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Level 4

4AAH1002 European History 400-1500

Credit value: 30 credits
Module convenor/tutor: Dr Dionysios Stathakopoulos
Assessment: 1 x 3 hour examination (100%)  
Teaching pattern: 20 x 1-hour lectures (weekly); 20 x 1-hour seminars (weekly)

Students are reassessed in the failed elements of assessment and by the same methods as the first attempt.

The modules offered in each academic year are subject to change in line with staff availability and student demand: there is no guarantee every module will run. Module descriptions and information may vary between years.

Single semester version for Study Abroad students
  • 4AAH1102 European History 400 - c.1000 - semester 1 
  • 4AAH1202 European History 1000 to 1500 - semester 2

Single semester versions of the module, split 400-1000 (semester 1) and 1000-1500 (semester 2), are available to study abroad students only.

Assessment: 4AAH1102 & 4AAH1202: Coursework (100%), comprising: 2 x 2,500 word essays (50% each).

Students are reassessed in the failed elements of assessment and by the same methods as the first attempt.

This module offers a broad overview of the history of Europe (including areas on both sides of the Mediterranean) from Late Antiquity to the whole fifteenth century. It covers problems of continuity and change in society, politics, religion, and culture; but it also introduces students to debates about the fate of the Roman Empire, the christianization of Europe, the impact of the rise of Islam, the meaning of the age of Charlemagne, the centuries of the Crusades and the European economic ‘take-off’, the effects of the great plagues and revolts of the fourteenth centuries, and finally about Renaissance, ‘modernity’, and the origins of European states. Students will have the opportunity to consider how a series of vast transformations formed European culture and to reflect on general themes, such as the interaction of religious orthodoxy and dissent, shifting perceptions of gender, or the friction between imperialist drives and cultural coexistence.

Provisional teaching plan

Week 1: Romans and barbarians 

                Seminar: The fall of the Roman West 

Week 2: Western successors and the Roman heritage 

                Seminar: Theoderic and Clovis 

Week 3: The spread of Christianity  

                Seminar: Monasticism 

Week 4: Economic transformations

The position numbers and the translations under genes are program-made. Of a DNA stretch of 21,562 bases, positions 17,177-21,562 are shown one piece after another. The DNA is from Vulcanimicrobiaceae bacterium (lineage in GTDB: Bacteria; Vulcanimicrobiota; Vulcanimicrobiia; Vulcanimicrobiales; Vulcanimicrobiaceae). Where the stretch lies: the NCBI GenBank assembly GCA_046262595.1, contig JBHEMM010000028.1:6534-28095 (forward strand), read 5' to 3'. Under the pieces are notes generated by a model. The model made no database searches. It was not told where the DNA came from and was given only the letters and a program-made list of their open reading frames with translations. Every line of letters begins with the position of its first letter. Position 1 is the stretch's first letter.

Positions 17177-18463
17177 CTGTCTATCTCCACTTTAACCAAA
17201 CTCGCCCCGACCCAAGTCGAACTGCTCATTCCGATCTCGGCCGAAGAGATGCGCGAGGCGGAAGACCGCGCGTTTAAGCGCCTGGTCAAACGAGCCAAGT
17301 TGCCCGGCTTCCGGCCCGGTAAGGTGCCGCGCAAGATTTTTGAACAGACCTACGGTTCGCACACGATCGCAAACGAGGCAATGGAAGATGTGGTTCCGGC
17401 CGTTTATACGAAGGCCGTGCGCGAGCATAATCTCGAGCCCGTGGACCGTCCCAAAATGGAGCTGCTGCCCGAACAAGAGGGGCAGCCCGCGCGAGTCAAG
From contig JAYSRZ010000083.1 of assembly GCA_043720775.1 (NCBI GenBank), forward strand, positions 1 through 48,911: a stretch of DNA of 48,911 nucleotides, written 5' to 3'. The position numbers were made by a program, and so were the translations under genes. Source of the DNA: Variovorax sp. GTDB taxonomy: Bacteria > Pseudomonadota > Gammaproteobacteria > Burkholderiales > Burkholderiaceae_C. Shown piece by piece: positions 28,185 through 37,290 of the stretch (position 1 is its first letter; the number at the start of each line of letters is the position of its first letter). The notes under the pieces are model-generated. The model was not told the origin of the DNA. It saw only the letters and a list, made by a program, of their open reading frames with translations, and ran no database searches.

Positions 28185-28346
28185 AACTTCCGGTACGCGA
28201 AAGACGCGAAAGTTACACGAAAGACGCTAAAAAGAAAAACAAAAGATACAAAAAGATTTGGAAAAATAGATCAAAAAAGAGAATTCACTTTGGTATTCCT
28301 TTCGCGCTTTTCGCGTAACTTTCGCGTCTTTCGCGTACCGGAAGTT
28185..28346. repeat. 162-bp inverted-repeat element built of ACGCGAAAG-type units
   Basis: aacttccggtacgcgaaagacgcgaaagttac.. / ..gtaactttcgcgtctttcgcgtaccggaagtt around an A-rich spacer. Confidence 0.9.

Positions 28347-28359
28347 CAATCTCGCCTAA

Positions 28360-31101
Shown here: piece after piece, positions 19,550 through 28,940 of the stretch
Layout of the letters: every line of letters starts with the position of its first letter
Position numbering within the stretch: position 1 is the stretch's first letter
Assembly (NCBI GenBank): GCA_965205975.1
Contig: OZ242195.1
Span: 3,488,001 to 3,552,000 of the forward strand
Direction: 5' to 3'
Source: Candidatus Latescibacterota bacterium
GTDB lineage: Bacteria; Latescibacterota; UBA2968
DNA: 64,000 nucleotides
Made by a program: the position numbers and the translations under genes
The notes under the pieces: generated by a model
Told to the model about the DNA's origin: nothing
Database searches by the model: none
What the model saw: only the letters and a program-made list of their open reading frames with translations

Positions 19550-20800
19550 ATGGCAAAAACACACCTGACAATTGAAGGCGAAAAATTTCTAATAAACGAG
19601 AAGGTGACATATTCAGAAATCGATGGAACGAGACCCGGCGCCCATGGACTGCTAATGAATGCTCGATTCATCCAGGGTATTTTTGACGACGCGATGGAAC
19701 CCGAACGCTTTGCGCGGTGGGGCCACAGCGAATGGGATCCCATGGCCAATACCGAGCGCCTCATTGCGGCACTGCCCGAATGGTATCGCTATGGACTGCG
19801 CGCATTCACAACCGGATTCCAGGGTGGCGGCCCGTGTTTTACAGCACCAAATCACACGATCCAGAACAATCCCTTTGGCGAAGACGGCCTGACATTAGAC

Seminar: Towns 

Week 5: The Byzantine empire 

                Seminar: The Iconoclast Controversy 

Week 6: Islam and the Mediterranean world  

                Seminar: Islamic Spain 

Week 7: Charlemagne and the Carolingian empire 

                 Seminar: Centre and locality: law, local control and the exercise of

Week 8: The making of Europe  

                 Seminar: The Vikings 

Week 9: Family problems  

                Seminar: Courtly love 

Week 10: The year 1000: where did it all go wrong? 

                   Seminar: Slaves and serfs 


Week 11: The Crusades  

                   Seminar: Crusader kingdoms 

Week 12: Popes and emperors  

                   Seminar: Innocent III and Frederick II 

Week 13: Economy and society: Europe 

                  Seminar: Economic growth 

Week 14: Renaissances before the Renaissance  

                   Seminar: Abelard and Heloise 

Week 15: Heresy and reform  

                   Seminar: The Cathars 

Week 16: Economy and society: China 

                   Seminar: China  

Week 17: Plague and rebellion 

                   Seminar: The medicalization of society 

Week 18: War and states  

                   Seminar: The rise of the fiscal state 

Week 19: The frontiers of Europe: connections with sub-Saharan Africa 

                   Seminar: The Iberian frontier and the Atlantic 

Week 20: Humanism and the Renaissance  

                  Seminar: Patronage and art

Introductory reading list

These books are ‘core textbooks’ for this module, therefore purchasing them rather than borrowing them will be of benefit to you throughout your course.

C. Wickham, The Inheritance of Rome (Allen Lane, 2009)

R.I.Moore, The First European Revolution (Wiley Blackwell, 2000)

R.Bartlett, The Making of Europe (Penguin, 1993)

G. Holmes, Europe: Hierarchy and Revolt, 1320-1450, 2nd edition (Wiley-Blackwell, 2000)

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